Fiat Chrysler settlement with gov't could prove costly
Jul. 28, 2015
DETROIT (AP) — Fiat Chrysler could be required to lay out billions of dollars to get potentially defective Ram pickups and older Jeeps off the road under a deal with safety regulators to settle claims that the automaker mishandled nearly two dozen recalls.
The Italian-American automaker must offer to buy back 500,000 Ram pickup trucks and other vehicles in the biggest such action in U.S. history. It must also either allow owners of more than a million older Jeeps with vulnerable rear-mounted gas tanks to trade them in at above market value or cover the cost of a repair. Fiat Chrysler faces a record civil fine of up to $105 million.
Fiat Chrysler shares dropped XX percent Monday morning after the deal with the National Highway Traffic Safety Administration was announced over the weekend.
The settlement is the latest sign that auto safety regulators are taking a more aggressive approach toward companies that fail to disclose defects or don't properly conduct a recall.
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Even so, the settlement leaves out about 1.7 million owners of Rams and Jeeps whose vehicles potentially have the same problem as those covered. What can those people do?
The Ram pickups, which are the company's top-selling vehicle, have defective steering parts that can cause drivers to lose control. Some previous repairs have been unsuccessful. Owners also have the option of getting them repaired, the agency said in documents released Sunday.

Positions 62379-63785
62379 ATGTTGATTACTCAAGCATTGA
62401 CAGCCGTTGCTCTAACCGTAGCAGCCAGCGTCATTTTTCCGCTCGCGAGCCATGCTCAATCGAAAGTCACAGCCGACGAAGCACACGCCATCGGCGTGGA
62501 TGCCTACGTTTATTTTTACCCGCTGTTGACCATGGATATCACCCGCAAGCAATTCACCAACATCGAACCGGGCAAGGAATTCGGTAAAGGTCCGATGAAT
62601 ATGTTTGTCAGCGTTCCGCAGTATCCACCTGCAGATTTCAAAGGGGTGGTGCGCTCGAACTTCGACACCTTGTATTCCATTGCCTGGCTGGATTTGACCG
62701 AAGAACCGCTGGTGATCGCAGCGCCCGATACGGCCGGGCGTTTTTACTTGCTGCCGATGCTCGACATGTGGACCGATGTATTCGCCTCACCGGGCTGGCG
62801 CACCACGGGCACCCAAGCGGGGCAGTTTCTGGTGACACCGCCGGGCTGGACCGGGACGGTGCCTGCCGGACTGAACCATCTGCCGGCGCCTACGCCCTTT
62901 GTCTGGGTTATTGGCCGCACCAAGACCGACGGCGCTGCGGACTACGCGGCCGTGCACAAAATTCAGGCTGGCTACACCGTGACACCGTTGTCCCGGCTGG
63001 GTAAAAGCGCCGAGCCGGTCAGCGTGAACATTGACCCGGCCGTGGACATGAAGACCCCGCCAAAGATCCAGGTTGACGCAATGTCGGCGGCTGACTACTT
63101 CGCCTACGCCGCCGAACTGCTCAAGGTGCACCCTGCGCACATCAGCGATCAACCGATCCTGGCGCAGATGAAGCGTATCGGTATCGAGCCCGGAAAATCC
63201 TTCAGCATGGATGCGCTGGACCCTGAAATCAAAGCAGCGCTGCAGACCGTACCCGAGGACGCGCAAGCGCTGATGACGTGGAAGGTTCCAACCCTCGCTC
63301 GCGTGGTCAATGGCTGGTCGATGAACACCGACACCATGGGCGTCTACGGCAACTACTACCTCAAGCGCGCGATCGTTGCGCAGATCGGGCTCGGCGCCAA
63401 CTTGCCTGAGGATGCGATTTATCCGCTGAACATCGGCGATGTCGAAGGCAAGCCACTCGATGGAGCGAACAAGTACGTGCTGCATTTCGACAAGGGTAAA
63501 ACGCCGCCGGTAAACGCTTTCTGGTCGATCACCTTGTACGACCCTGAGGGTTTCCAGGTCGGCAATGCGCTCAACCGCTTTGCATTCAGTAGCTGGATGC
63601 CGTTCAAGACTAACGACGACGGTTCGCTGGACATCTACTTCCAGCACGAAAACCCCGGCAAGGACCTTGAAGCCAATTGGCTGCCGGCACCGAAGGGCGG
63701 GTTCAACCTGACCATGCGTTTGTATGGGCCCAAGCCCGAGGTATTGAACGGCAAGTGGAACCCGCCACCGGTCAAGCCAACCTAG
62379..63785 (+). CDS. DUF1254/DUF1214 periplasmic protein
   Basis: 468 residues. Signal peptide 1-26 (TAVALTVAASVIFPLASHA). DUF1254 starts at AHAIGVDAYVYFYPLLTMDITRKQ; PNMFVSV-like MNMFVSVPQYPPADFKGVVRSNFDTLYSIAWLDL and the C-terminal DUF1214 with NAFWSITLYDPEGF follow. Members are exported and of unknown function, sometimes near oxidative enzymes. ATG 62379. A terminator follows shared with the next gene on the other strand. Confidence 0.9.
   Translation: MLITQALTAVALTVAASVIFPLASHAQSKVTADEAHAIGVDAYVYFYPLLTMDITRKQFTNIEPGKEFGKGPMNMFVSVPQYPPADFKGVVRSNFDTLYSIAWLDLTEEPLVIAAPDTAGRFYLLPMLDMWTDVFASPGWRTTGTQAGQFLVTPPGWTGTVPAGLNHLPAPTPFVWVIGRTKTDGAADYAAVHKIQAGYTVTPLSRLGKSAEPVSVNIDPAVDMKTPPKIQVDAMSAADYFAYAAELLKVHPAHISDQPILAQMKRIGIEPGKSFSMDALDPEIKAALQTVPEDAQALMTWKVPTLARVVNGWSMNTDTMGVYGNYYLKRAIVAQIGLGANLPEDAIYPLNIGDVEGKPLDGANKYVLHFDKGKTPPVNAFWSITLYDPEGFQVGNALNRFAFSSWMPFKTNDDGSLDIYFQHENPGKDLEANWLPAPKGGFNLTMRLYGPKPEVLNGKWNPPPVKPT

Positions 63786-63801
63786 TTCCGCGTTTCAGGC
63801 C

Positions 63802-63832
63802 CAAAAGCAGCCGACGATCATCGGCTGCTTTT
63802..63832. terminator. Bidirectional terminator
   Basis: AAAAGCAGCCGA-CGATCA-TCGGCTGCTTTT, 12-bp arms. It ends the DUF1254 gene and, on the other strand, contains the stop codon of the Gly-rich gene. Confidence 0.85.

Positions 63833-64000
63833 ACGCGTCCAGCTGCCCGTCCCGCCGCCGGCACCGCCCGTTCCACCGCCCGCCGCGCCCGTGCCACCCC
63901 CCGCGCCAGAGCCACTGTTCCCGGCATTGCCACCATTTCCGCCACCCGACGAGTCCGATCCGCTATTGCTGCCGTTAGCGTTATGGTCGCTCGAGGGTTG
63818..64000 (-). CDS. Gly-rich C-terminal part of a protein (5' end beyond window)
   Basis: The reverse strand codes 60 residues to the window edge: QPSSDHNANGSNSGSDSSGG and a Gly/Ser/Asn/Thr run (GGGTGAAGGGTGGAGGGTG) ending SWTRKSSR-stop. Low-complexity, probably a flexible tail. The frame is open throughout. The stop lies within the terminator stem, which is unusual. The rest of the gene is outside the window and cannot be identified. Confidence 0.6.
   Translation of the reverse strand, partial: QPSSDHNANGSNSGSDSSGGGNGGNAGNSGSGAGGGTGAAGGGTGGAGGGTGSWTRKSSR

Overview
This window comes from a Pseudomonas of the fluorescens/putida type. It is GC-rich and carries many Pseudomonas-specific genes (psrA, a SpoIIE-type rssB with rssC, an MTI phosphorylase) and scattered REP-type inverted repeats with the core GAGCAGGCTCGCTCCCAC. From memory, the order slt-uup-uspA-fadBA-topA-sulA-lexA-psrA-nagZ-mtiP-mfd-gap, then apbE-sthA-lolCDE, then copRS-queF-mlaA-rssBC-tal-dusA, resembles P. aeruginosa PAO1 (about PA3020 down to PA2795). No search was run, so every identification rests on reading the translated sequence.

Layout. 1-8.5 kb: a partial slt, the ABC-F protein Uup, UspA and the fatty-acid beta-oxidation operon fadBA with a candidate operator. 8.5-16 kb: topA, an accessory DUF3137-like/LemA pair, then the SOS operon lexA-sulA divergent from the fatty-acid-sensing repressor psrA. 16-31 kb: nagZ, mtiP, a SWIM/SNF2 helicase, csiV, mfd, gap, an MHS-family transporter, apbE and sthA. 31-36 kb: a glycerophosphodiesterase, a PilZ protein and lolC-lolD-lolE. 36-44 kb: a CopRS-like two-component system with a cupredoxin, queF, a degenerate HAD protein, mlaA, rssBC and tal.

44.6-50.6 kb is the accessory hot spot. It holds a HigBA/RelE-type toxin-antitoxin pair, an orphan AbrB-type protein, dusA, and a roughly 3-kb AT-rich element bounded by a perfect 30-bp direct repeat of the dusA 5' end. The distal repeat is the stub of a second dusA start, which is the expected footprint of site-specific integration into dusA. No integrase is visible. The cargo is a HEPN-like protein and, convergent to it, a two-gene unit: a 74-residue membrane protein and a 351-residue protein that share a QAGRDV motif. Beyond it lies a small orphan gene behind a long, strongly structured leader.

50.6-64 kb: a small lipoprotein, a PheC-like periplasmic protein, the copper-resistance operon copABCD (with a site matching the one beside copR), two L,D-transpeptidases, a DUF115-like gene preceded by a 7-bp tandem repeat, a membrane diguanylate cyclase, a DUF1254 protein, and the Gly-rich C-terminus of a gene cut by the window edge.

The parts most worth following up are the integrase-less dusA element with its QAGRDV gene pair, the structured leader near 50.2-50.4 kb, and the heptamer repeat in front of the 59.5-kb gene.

The older Jeeps have fuel tanks located behind the rear axle, with little to shield them in a rear crash. They can rupture and spill gasoline, causing a fire. At least 75 people have died in crash-related fires, although Fiat Chrysler maintains they are as safe as comparable vehicles from the same era.
It's unclear just how many Rams the automaker will have to repurchase, but the cash outlay could be substantial. According to Kelly Blue Book, a 2010 Dodge Ram 1500 — one of the smaller, less-expensive trucks involved in the recalls — could fetch $20,000 in a dealer trade-in, assuming the truck has 60,000 miles on it and is in "good" condition. At that rate, if Chrysler had to buy back even a quarter of the trucks at issue, it could spend $2.5 billion.
Fiat Chrysler said more than 60 percent of the trucks already have been fixed, and the company is allowed to repair and resell the trucks it buys back.
The Jeep trade-ins could add to the tab, but they also could generate more new vehicle sales by getting customers into showrooms. Still, the total could strain the parent company, Fiat Chrysler Automobiles NV. The company posted a first-quarter net profit of $101 million and had more than $20 billion in cash and securities on March 31.
Both the Jeep and Ram measures are part of a larger settlement between the government and the automaker over allegations of misconduct in 23 recalls covering more than 11 million vehicles. Besides the civil penalty, Fiat Chrysler agreed to an independent recall monitor and strict federal oversight. It's another step in NHTSA's effort to right itself after being criticized for lapses in some highly-publicized safety recalls.
In a separate statement, Fiat Chrysler said it accepted the consequences of the agreement "with renewed resolve to improve our handling of recalls and re-establish the trust our customers place in us."
The consent order that Fiat Chrysler agreed to requires it to notify owners who are eligible for buybacks and other incentives.
Fahey reported from New York.